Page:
The electrochemical impedance spectroscopy was used to study the corrosion mechanism of with and without coated Zn in three different electrolytes, such as NaCl, KCl and Na2SO4. Three different electrolytes, such as NaCl, KCl and Na2SO4 is chosen since all the three of them has neutral salt behavior and are predominantly used now-a-days. Typical Nyquist plots Zn and ZnG in 3.5 % NaCl solution are shown in Figure 7a. The Nyquist plot shows that the curves for Zn and ZnG have a single capacitive loop in all frequencies . Since, the corrosion rate is inversely proportional to Rct value, the higher the Rct value is, the lower the corrosion rate. Rct value is nothing but, the radius of high frequency semicircle (coupling of Rct and Cdl). It is intersection with the x-axis at low frequencies. Rct is the charge transfer resistance and it can be automatically calculated by using the command fit and simulation of equivalence circuit available in autolab (software NOVA 2.1). In other words, Rct value is the difference between Rcoat (coating resistance) and Rp (Polarization resistance). Figure 7b. The Nyquist plot shows that the curves for Zn and ZnG have a single capacitive loop in all frequencies. Since, the corrosion rate is inversely proportional to Rct value, the higher the Rct value is, the lower the corrosion rate. The Zn have less Rct (100 Ωcm2) value than graphene coated Zn (150 Ωcm2), owing to Zn have low Rct value and high corrosion rate than graphene coated on Zn in Na2SO4 electrolyte. The Nyquist plot in Figure 7c shows that the curves for Zn and ZnG in 0.1M KCl solution have a single capacitive loop in all frequencies The Nyquist plot reveals that charge-transfer resistance (Rct) of Zn in KCl, Zn have been lowest (Rct) value than ZnG. which one has higher (Rct) value and it also has higher corrosion resistance behavior. The Zn have less Rct (200Ωcm2) value than graphene coated Zn (1550Ωcm2), owing to Zn have low Rct value and high corrosion rate than graphene coated on Zn in KCl electrolyte. The Nyquist plot confirms that ZnG shows better corrosion resistance and lower corrosion rate in KCl solution compared to all other electrolytes which was performed in Zn. Comparing all the 3 electrolytes, metal halides (NaCl and KCl) have good corrosion resistance property than metal sulphates. Sulphates are more corrosive in nature and they react with Zn to form ZnS. Comparing with NaCl and KCl, both react with Zn to form ZnCl. Taking Na and K in to account, both react with graphene. But the rate of reaction is said to be less in K than Na. That’s why KCl got favourable corrosion potential.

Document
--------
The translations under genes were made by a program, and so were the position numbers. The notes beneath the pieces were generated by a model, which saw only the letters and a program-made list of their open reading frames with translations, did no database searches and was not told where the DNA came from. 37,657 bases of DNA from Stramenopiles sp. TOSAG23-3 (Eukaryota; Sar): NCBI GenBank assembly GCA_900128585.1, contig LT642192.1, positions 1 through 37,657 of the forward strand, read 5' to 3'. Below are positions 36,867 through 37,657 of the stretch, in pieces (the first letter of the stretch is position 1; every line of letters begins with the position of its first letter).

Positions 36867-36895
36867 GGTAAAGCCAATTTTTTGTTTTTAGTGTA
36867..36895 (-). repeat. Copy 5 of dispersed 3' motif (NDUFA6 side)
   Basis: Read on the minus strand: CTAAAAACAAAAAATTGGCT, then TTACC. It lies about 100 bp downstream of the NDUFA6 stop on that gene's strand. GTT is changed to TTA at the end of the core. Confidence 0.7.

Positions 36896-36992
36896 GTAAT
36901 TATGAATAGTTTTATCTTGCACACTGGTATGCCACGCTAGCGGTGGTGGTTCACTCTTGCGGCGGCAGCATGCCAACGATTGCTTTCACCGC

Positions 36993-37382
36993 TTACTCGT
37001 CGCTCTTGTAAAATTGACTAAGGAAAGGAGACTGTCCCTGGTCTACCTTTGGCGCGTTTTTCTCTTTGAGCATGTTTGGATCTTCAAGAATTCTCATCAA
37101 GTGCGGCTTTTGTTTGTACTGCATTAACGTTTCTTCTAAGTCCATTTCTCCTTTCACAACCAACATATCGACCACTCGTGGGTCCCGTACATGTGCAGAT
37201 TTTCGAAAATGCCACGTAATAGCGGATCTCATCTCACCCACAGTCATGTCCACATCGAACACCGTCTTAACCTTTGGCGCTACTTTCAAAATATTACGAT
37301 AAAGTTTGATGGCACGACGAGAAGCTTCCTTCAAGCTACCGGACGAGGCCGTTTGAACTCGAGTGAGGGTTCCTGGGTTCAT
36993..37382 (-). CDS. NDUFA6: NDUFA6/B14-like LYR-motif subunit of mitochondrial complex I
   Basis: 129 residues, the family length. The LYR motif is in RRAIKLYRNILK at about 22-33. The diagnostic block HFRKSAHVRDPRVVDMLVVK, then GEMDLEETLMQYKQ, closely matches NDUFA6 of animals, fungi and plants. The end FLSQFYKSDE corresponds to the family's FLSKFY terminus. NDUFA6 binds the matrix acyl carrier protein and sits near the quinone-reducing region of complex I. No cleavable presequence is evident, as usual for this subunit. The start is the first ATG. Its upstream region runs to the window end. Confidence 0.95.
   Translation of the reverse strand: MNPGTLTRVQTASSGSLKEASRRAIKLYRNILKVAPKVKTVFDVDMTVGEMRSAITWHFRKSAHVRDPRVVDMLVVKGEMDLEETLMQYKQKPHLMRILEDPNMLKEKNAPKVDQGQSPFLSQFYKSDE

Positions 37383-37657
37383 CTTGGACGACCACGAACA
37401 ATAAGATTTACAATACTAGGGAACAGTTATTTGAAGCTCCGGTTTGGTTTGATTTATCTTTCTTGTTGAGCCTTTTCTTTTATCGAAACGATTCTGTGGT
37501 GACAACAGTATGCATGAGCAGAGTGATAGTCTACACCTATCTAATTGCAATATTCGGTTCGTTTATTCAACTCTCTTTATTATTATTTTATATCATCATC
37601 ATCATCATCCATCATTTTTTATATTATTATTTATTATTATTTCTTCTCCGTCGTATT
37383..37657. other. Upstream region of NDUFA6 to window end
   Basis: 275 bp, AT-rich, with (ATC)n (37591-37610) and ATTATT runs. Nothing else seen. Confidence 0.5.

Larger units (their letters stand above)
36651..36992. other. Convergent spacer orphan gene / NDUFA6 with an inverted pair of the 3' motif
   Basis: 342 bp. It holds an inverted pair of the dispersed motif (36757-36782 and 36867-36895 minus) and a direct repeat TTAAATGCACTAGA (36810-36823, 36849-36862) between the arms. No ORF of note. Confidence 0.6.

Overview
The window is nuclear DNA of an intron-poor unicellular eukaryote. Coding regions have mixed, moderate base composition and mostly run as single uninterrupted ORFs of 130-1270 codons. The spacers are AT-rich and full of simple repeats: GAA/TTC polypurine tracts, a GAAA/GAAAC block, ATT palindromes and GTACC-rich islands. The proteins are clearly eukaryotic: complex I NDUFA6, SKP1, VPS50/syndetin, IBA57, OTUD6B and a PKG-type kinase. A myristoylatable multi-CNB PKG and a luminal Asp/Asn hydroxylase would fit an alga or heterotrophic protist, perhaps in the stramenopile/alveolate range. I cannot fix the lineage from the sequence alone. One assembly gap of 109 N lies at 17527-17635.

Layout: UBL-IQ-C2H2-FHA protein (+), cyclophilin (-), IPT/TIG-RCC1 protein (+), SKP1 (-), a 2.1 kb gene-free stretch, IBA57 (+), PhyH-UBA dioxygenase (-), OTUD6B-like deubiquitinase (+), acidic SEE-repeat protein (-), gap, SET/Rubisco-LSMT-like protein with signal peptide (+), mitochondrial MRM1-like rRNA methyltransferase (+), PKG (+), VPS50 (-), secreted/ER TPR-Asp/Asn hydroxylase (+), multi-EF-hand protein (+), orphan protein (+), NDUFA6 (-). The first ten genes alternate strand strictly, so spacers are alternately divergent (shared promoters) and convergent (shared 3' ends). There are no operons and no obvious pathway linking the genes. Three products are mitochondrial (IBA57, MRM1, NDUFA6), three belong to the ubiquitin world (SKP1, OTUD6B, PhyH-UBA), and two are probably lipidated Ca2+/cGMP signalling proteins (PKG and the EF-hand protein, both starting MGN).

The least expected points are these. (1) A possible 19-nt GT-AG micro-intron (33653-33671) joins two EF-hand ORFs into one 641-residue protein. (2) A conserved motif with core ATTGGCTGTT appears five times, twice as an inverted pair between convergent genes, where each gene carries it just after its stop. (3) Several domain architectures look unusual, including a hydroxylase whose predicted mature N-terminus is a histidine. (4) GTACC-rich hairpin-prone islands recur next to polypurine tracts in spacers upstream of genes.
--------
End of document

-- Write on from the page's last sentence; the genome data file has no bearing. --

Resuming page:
As solution contains equal number of H+ and OH- ions, aqueous solution of potassium chloride is neutral in nature. Moreover, corrosion rate was evaluated based on the thickness of the corrosion product formed during one week of exposure to each of the salt. Both NaCl and KCl show strong corrosively. But when tested with ZnG KCl shows less reaction rate and said to have more corrosion resistance.
The equivalent circuit model of the impedance diagram is provided in Figure 8. Here, Rs represents the solution resistance between the alloy and counter electrode, Q1 and Q2 the constant phase element (CPEs), Rp1 the resistance of a film layer formed on the Zn alloy surface and Rp2 accounts for the polarisation resistance at the alloy surface.
In summary, thin layer graphene have been synthesized employing electrochemical method which is used to study the electrochemical properties in salt electrolytes such as NaCl, KCl and Na2SO4. The XRD have sharp and intensive peak at (2θ) 26.34° it is intimated to graphene. The observed peak at 38.35° indicates presence of zinc. Raman spectra of graphene peak corresponds to identified as D band at 1347 cm-1, G band at 1569 cm-1 and 2D band at 2702cm-1. The surface morphology of graphene sheets and Zn/ZnG was confirmed by SEM image; EADX has been confirmed the present of graphene as 90.83 %. The tafel plot reveals that the lower corrosion rate is achieved in ZnG than the Zn performed in KCl electrolytes. In addition, the Nyquist plot confirmed the ZnG exhibits better corrosion resistance in KCl electrolyte. The excellent corrosion resistance suggests that the ZnG has the potential to be used as an anode material for Zn battery system.
One of the author Mr. M. Selvam is thankful to Department of Science and Technology (DST), New Delhi, for providing the INSPIRE fellowship (IF110749) to carry out this research work.